A fraudster who faked being a plastic surgeon and left women maimed has been struck off the medical register.
Leslie Blackstock was convicted in July 2019 of criminal offences for carrying out breast augmentation surgeries in an unlicensed health clinic.
On Wednesday a tribunal ruled that Blackstock was “guilty of professional misconduct and that his registration should be cancelled” in relation to complaints of misconduct.
The Health Care Complaints Commission (HCCC) told the tribunal that with 11 patients, Blackstock carried out breaches of several rules and regulations whilst performing surgery in Sydney, Australia.
They said that among other violations he inappropriately sat sedated patients up during surgery to get consent for breast implants; invited friends and relatives to come into the operating room; and in one instance, conducted a labiaplasty at the same time as breast augmentation without a general anaesthetic and in an unlicensed facility.
A report by one expert said that the postoperative care Blackstock provided was “significantly below standard”, with some patients discharged after just 20 minutes following their surgery.
Other women were not even examined before going under the knife, the Guardian reports, with the surgeon relying in one case on photos submitted and her self-measurements.
Blackstock had no plastic surgery qualifications but falsely described himself as one, carrying out breast augmentation, the tribunal was told.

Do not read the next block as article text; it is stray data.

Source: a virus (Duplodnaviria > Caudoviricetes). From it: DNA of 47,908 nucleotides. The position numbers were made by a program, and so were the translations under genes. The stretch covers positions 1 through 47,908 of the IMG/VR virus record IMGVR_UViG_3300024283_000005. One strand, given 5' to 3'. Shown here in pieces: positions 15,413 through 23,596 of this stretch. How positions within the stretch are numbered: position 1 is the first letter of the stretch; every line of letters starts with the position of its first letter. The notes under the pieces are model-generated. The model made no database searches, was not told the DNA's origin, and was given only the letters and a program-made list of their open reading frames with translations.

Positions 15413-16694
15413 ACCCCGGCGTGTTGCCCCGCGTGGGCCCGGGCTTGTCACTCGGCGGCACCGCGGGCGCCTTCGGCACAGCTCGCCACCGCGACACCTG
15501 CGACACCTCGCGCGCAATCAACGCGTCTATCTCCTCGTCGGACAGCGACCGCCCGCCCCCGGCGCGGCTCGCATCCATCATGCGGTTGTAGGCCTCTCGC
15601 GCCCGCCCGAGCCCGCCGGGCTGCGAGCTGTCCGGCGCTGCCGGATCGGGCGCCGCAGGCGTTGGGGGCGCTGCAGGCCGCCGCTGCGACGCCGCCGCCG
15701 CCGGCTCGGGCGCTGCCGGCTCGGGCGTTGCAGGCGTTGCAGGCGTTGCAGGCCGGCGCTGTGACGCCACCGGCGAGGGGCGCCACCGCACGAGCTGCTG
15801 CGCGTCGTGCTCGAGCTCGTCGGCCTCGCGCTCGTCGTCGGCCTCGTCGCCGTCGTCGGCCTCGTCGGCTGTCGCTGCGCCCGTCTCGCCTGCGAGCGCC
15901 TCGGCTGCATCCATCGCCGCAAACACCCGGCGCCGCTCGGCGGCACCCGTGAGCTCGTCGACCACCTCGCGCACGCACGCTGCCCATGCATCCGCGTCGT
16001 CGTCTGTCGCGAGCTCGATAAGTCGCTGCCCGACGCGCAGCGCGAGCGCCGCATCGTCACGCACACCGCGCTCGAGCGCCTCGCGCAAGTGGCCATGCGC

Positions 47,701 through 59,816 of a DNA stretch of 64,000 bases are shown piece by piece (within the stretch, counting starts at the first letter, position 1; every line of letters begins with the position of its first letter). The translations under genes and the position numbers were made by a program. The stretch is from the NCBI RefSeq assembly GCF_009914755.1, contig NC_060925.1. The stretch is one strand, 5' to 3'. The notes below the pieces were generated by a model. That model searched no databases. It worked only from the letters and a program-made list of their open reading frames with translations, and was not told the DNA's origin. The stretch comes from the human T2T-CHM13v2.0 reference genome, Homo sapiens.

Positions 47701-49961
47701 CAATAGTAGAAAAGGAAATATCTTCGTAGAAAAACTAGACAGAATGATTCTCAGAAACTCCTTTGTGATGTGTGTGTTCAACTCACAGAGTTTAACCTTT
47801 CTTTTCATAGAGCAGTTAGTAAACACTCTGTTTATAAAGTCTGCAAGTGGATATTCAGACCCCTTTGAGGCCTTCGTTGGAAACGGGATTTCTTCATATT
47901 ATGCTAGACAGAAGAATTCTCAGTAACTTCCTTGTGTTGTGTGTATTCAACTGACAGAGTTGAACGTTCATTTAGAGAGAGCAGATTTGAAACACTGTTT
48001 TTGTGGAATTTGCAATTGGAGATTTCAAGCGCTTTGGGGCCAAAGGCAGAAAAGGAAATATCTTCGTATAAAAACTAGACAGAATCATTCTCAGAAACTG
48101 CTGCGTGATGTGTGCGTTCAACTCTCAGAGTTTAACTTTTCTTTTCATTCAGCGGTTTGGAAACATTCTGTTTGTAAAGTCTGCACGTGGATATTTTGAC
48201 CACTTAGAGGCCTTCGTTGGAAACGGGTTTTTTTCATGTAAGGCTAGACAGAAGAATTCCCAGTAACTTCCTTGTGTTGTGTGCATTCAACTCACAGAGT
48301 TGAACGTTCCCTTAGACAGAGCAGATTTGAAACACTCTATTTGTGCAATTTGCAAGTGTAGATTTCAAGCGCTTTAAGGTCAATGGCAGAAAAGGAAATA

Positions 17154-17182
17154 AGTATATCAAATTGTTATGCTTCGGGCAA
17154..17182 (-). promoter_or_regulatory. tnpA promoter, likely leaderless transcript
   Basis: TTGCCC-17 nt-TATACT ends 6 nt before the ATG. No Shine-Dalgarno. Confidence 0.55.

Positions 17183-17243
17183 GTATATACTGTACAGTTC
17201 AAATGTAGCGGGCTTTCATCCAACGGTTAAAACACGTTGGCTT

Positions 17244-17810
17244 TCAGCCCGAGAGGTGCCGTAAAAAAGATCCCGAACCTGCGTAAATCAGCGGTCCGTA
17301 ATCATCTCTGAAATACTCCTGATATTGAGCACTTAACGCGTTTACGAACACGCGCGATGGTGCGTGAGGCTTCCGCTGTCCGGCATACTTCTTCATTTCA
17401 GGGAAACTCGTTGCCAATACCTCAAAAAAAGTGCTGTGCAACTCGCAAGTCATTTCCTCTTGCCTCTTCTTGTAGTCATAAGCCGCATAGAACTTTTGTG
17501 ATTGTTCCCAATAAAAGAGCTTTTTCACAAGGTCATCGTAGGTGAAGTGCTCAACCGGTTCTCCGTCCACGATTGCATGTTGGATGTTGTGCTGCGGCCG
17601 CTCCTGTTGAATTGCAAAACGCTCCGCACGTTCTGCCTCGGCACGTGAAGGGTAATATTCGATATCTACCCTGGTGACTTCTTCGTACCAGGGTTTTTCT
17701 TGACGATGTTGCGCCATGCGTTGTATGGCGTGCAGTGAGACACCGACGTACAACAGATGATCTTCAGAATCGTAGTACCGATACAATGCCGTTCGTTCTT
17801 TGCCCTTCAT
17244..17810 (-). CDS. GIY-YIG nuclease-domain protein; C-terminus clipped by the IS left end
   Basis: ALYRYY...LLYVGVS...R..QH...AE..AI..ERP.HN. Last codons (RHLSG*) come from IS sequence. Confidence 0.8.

In Australia, a specialist plastic surgeon only performs surgeries in accredited hospitals and facilities and is regularly audited by health departments.
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In a letter from his lawyers to the HCCC, the fake surgeon claimed he could carry out surgery because his operations were reconstructive rather than cosmetic.
The NSW district court previously heard Blackstock performed breast implant surgery on 'Patient J' without an anaesthetist in his house, where surgical sheets were draped over old armchairs.
The patient was left suffering from severe complications including an infection requiring further surgeries.
Patient J told the tribunal: “I cannot stand for my breasts to be touched or looked at.
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“My right breast is very painful and I am waiting for it to split. My body is in a terrible state and the effect of the surgeries is profound. I would not wish this on my worst enemy.”
The tribunal agreed with the submission of counsel for the HCCC “that the impact the surgery had on the women cannot be overstated”.
“We find the practitioner had no regard for legislative requirements and flagrantly, when he was clearly on notice of those requirements, operated in unlicensed premises,” the tribunal decision said.
“We find that the practitioner’s practice of sitting patients up during surgery exposed them to unacceptable risks, including infection. The women could not have given any rational consent to the inserted implants being appropriate in circumstances where they were heavily sedated.”
The tribunal cancelled Blackstock’s medical registration, and imposed a period of seven years before he can again apply for registration.
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